• Trinity, or Whatever I'm Calling It -  I'd really hate for all the World Building work I did last October be for naught, but I'm having a hard time and little motivation to continue working on the setting. There are a few contributing factors, but ultimately it comes down to feeling rather unoriginal. I know that "there are no more original stories" and "every story under the sun has been told already" but that doesn't change the fact that it still feels like I took the parts of Starcraft, Babylon 5, Star Wars, Star Trek, Firefly, and a couple RPGs and tried to mash them together. And because of that, probably, it feels fake to me.
  •  Earth 43 - I have ideas kicking around to run a game, maybe a year-long one, that the players are DC heroes but reimagined. Their own versions.  Or, maybe they don't get to choose and session one is the PCs suddenly discovering meta abilities of my choosing. Or something else entirely.  Again, it's only in the proto "this could be fun" stage.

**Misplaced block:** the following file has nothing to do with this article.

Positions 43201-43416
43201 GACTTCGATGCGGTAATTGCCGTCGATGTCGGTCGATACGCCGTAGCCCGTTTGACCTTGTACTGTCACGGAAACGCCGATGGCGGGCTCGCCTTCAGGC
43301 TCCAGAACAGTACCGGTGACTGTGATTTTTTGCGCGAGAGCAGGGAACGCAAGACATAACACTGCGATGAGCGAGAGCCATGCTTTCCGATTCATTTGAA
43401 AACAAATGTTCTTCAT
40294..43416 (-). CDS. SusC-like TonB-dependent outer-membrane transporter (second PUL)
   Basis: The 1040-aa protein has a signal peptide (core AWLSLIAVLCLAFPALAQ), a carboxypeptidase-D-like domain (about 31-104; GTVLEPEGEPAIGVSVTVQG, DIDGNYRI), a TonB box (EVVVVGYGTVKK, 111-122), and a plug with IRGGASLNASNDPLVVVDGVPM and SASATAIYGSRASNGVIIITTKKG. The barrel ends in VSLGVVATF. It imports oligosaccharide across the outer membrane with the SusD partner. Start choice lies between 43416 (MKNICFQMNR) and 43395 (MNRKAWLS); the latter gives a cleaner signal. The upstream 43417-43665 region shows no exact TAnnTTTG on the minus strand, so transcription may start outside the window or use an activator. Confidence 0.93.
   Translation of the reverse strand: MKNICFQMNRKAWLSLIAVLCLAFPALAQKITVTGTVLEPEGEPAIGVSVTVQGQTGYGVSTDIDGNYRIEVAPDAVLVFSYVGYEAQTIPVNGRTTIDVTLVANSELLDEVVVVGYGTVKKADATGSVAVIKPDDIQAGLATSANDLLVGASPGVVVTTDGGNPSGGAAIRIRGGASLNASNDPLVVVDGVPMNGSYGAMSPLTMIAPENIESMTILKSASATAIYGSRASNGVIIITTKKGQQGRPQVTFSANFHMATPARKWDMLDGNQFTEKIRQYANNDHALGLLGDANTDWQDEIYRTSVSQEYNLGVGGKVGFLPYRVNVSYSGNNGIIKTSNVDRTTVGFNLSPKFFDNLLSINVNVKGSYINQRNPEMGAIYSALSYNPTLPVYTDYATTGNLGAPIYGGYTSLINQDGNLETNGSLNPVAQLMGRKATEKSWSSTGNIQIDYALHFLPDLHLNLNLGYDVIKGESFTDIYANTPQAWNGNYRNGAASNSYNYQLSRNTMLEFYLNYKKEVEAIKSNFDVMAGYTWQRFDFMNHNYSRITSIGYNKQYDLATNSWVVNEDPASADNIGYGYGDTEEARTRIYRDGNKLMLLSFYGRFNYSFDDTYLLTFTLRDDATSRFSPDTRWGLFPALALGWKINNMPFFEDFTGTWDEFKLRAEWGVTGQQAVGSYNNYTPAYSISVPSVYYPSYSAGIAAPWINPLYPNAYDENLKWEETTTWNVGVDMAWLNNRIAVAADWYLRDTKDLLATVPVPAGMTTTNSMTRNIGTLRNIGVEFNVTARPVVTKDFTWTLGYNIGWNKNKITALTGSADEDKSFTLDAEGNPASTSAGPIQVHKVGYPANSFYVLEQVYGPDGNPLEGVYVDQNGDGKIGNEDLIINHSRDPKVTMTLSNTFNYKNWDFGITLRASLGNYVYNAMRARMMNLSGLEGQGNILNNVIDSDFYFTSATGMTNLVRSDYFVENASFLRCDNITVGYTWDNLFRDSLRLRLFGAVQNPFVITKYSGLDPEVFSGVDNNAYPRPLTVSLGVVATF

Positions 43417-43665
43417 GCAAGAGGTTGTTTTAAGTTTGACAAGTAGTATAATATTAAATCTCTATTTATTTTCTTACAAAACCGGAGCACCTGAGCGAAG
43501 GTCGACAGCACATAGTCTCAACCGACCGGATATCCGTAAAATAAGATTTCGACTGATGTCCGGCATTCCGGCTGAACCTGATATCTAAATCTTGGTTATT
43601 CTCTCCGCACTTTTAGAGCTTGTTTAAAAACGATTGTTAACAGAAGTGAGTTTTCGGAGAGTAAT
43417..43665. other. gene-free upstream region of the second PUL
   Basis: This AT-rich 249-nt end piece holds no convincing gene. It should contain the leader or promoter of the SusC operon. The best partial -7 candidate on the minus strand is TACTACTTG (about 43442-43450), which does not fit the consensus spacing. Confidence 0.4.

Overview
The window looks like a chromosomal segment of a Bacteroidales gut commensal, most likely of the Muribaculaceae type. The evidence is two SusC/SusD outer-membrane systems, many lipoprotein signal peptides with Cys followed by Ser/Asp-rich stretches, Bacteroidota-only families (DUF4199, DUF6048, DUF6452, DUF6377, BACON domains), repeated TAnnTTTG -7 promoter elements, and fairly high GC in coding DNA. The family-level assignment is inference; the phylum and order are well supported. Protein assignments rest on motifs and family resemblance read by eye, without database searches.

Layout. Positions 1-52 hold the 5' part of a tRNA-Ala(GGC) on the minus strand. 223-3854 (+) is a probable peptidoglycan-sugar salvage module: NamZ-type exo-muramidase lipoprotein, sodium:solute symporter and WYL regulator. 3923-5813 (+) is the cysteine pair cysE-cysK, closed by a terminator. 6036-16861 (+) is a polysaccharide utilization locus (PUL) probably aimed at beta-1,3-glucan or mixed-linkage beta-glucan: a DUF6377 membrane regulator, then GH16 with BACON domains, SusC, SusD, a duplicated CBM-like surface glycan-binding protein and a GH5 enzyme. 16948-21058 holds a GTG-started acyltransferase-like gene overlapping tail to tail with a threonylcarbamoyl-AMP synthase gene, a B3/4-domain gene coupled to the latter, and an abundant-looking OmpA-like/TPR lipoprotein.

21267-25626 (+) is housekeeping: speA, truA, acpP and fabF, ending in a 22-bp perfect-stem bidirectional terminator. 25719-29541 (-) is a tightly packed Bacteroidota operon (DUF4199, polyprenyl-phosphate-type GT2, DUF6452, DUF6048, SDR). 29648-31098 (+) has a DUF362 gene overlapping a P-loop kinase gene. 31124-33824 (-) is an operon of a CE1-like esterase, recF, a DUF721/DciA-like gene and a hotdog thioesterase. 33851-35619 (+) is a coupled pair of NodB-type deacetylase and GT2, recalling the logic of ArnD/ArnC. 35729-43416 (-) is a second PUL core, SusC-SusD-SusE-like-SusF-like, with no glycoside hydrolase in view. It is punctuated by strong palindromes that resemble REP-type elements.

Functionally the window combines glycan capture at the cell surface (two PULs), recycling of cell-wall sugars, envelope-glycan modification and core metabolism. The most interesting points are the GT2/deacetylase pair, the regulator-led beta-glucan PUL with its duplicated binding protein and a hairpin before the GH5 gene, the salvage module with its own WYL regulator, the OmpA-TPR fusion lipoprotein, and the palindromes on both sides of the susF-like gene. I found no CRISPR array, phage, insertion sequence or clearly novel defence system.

• Justice Council (or "The Jedi League of the Republic") - Along a similar vein, I'm writing a module for GamernationCon 2017 where the Player Characters are all Jedi versions of the Justice League on a mission against a Sith "Legion of Doom".  The module is going to take 6-8 hours to play, but I'm somewhat inspired to run something with more depth. Have it be a few sessions, or maybe a bi-weekly endeavor over Roll20. Total "beer and pretzels" level of involvement, but it could be entertaining for a few sessions.

Not my artwork, but I like it...
  • A Squadron of Rogues - Rogue One really got to me on a nostalgic level; it was everything I enjoyed about the Rebellion Era stories that didn't involve The Big Three (Luke, Han, and Leia). It reminded me of all the old WEG D6 Star Wars games I ran in High School and college. It reminded me of the "Special Forces Squadron" game I ran from 2005-2007. It tag-teamed with Fantasy Flight Games and the Rebels cartoon to triple body slam me into wanting to run a Rebellion game again. I really want to do something like a Rogue Squadron or Wraith Squadron game; the players are all pilots "and something else" (con men, mechanics, slicers, saboteurs, melee experts, etc).  Maybe that feels a little too much like "Team B" in my Another Longshot game, but hey the urge is there.